Cairo’s notorious traffic costs Egypt LE47 billion ($8 billion) every year, or 3.6 percent of its GDP, according to a recently released World Bank study.
The study covers the Greater Cairo Metropolitan Area (GCMA), home to 19.6 million inhabitants, which includes parts of Giza and Qalioubiya, as well as the new cities of New Cairo, 6 October, 15 May, 10 Ramadan, El-Obour, and Badr city.
The cost of Cairo traffic is expected to more than double to LE105 billion by 2030, and includes the value of wasted time (50 percent), delay costs (31 percent) and health costs (19 percent).
The relative cost of Cairo traffic to Egypt’s GDP is high compared to the cost of New York traffic, which represents a negligible 0.07 percent of the United States’ GDP, and Jakarta, where traffic causes the loss of 0.6 percent of Indonesia’s GDP.
“Poor traffic management” is the primary cause of congestion according to the study, which cites “limited parking capacity, few traffic signals, random stops by cars and minivans, no proper pedestrian crossings and U-turns.”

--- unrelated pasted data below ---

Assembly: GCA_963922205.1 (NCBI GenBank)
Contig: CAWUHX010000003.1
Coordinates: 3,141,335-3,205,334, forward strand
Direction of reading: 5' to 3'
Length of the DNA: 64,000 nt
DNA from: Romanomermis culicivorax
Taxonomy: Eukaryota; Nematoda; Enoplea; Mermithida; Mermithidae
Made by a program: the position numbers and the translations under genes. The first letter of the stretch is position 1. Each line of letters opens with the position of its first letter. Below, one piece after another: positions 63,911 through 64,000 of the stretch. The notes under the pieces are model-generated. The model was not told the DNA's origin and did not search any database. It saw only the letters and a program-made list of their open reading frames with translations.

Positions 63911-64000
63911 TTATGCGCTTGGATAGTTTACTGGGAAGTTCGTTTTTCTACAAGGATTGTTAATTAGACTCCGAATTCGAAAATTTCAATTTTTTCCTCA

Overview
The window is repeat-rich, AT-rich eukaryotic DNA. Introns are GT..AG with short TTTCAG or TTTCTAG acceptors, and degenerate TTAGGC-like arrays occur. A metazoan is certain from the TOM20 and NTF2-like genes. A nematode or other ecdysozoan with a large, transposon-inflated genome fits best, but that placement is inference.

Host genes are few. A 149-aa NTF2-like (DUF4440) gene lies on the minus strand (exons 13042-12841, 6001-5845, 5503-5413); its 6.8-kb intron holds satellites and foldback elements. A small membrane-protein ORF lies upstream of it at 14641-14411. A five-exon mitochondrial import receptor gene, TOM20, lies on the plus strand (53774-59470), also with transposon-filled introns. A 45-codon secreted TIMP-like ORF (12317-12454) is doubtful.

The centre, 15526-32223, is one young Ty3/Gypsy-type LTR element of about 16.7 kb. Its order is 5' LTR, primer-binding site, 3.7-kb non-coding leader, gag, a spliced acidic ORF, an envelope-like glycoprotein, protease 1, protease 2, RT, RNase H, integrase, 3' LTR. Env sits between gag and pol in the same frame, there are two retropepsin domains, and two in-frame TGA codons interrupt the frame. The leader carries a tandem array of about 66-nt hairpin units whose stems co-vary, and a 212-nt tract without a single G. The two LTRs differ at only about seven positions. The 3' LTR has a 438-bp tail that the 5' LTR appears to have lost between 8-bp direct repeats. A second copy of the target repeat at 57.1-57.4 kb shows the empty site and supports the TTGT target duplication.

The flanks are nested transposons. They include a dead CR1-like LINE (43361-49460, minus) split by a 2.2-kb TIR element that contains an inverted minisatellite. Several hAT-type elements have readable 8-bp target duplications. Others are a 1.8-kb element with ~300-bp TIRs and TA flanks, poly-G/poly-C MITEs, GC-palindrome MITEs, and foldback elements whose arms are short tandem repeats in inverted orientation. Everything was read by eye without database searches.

The prevalence of passenger cars — 55 percent of Cairo vehicles according to the survey — is also to blame for the traffic. The report cites the relative ease of owning and operating a private car in the city.
“There are no on-street parking charges, no tolls on most major corridors, and gasoline and diesel are heavily subsidised in Egypt (up to 50%),” adds the report. There are also “no incentives for people to rationalise their travel or carpool,” it states.
At peak times, Cairo’s 6 October bridge and ring road at Carrefour supermarket in Maadi witness 7,000 vehicles per hour per lane per direction, says the study.
But Cairo’s problem is that “traffic conditions are congested for most of the day,” rather than just during rush-hours.
Cairo is also under-supplied with public transport, compared to similar large cities around the world.
The Egyptian capital has only 4km of metro line per million inhabitants, compared to 166km in London and 12km in Mexico City, and only 231 full-sized buses per million inhabitants, compared to 753 in London and 362 in Mexico City.
The report recommends authorities start with “corridor management schemes” such as traffic lights and regulated on-street parking, designating one agency to take charge of traffic rather than several as is currently the case, introducing traffic-related charges such as on-street parking fees, gradually removing the fuel subsidies and re-investing savings into improving public transportation, and reviewing the prices of public transport to improve service.
Source: Ahram Online